Releasing the Hostage: Giving the Apocalypse Back to the Church -- By: Thomas N. Smith

Journal: Reformation and Revival
Volume: RAR 06:2 (Spring 1997)
Article: Releasing the Hostage: Giving the Apocalypse Back to the Church
Author: Thomas N. Smith

Releasing the Hostage: Giving the Apocalypse Back to the Church

Thomas N. Smith

There are two equal and opposite errors about the devils into which our race can fall. One is to disbelieve their existence. The other is to believe, and to feel an excessive and unhealthy interest in them.” 1

What Lewis said about devils is equally opposite to the book of Revelation, the Apocalypse of John. Obsession and skepticism reign.

I ought to know. I have been an example of both. My own relationship with the Revelation has been a pilgrimage from smug arrogance to doubt, from questions to skeptical know-nothingism, from renewed interest to renewed study, from reexposure to cautious confidence. The only alternatives in Christian faith and life are not, after all, smugness and skepticism. There is such a thing as a careful, studied, self-doubting faith, what someone has aptly called “proper confidence.”

The Apocalypse Held Hostage

My own renewed interest in Revelation began out of a pastoral concern, or, rather, several pastoral concerns. Let me explain these.

In the twenty-three years I have been a pastor I seldom, if ever, have seen any profitable discussion surrounding the book of Revelation. Inevitably, discussion of the book ends up on speculative questions, rather than on matters that deal directly with the faith and life of Christians within Christian churches. And not only so, but often discussion of the “issues” involved in the interpretation of the book results in acrimonious arguments; I have even had people leave my ministry because it was not “sound” regarding the book of Revelation. A book which uniquely pronounces God’s covenant blessing on those who read, hear, and keep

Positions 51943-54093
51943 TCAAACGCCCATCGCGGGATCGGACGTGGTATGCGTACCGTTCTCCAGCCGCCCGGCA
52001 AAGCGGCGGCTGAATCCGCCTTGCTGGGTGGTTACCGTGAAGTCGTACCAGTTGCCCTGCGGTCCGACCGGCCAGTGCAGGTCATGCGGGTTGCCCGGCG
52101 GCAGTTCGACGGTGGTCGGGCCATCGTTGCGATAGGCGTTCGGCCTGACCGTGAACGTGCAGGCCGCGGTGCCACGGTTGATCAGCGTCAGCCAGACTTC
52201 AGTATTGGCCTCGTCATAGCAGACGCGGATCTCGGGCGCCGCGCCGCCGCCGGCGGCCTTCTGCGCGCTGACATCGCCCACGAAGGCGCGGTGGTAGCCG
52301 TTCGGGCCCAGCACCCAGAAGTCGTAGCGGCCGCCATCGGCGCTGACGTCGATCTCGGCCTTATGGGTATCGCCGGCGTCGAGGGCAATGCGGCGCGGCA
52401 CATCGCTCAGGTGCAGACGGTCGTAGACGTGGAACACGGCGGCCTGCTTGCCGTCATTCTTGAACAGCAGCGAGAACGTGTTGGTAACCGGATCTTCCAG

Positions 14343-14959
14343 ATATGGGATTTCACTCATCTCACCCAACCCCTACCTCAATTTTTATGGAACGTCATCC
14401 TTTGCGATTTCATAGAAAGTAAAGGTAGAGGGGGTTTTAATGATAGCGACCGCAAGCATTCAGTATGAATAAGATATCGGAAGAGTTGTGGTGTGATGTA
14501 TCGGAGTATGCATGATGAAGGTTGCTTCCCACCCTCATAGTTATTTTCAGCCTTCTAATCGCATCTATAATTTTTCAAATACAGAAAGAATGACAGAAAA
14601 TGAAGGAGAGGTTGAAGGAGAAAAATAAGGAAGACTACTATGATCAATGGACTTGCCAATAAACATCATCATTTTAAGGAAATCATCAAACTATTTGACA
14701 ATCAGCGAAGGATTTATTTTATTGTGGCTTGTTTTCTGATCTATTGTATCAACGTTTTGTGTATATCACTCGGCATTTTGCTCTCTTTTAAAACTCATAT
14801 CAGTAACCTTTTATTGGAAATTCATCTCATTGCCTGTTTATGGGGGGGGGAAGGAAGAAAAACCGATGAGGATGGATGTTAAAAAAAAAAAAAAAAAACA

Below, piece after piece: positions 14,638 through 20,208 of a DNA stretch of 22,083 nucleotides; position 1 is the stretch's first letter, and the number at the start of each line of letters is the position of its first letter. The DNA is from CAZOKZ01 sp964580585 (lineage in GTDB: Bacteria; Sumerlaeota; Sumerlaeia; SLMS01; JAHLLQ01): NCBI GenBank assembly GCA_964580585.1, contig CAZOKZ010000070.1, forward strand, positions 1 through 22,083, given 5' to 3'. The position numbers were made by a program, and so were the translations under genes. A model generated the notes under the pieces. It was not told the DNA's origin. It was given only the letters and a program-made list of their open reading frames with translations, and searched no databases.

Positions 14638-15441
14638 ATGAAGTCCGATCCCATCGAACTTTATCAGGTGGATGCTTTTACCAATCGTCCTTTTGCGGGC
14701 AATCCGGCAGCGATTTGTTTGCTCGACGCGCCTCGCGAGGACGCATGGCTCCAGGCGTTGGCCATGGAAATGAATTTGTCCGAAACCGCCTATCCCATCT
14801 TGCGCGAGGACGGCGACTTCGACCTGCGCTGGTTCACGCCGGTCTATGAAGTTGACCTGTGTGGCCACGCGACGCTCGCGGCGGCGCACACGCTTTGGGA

the sayings of the book (Rev. 1:3), has become the source of much to the contrary. This has made me uneasy. It has made me walk away from all such discussions with the thought, “Somehow, we don’t have it right.”

And this creates yet another serious concern. This book is meant to be read, heard, and kept (Rev. 1:3). Yet, the most popular understanding of the book sees it lacking any direct application to contemporary Christians. An interpretation that makes large portions of the book irrelevant to its current readers has to be suspiciously lacking. And this became even more apparent when I began to inquire into the attitude of Christians to the book. Most Christians do not read, let alone study, the book of Revelation. To be sure, I have always known one or two p...

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